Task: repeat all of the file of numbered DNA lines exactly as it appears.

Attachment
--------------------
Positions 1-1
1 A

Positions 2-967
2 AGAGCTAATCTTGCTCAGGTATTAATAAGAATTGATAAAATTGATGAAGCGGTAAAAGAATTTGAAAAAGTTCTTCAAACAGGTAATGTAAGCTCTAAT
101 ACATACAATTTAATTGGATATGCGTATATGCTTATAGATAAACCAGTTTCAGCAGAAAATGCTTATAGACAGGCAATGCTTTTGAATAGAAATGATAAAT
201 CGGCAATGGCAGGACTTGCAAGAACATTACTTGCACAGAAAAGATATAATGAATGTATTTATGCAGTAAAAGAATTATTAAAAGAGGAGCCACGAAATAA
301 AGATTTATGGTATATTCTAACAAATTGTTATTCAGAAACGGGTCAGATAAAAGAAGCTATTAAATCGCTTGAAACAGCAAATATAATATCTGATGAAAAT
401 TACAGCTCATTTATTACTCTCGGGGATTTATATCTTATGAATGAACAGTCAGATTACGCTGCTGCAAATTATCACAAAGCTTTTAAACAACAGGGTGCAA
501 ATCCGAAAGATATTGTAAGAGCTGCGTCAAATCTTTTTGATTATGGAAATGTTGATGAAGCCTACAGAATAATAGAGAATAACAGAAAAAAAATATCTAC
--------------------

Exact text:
Positions 1-1
1 A

Positions 2-967
2 AGAGCTAATCTTGCTCAGGTATTAATAAGAATTGATAAAATTGATGAAGCGGTAAAAGAATTTGAAAAAGTTCTTCAAACAGGTAATGTAAGCTCTAAT
101 ACATACAATTTAATTGGATATGCGTATATGCTTATAGATAAACCAGTTTCAGCAGAAAATGCTTATAGACAGGCAATGCTTTTGAATAGAAATGATAAAT
201 CGGCAATGGCAGGACTTGCAAGAACATTACTTGCACAGAAAAGATATAATGAATGTATTTATGCAGTAAAAGAATTATTAAAAGAGGAGCCACGAAATAA
301 AGATTTATGGTATATTCTAACAAATTGTTATTCAGAAACGGGTCAGATAAAAGAAGCTATTAAATCGCTTGAAACAGCAAATATAATATCTGATGAAAAT
401 TACAGCTCATTTATTACTCTCGGGGATTTATATCTTATGAATGAACAGTCAGATTACGCTGCTGCAAATTATCACAAAGCTTTTAAACAACAGGGTGCAA
501 ATCCGAAAGATATTGTAAGAGCTGCGTCAAATCTTTTTGATTATGGAAATGTTGATGAAGCCTACAGAATAATAGAGAATAACAGAAAAAAAATATCTAC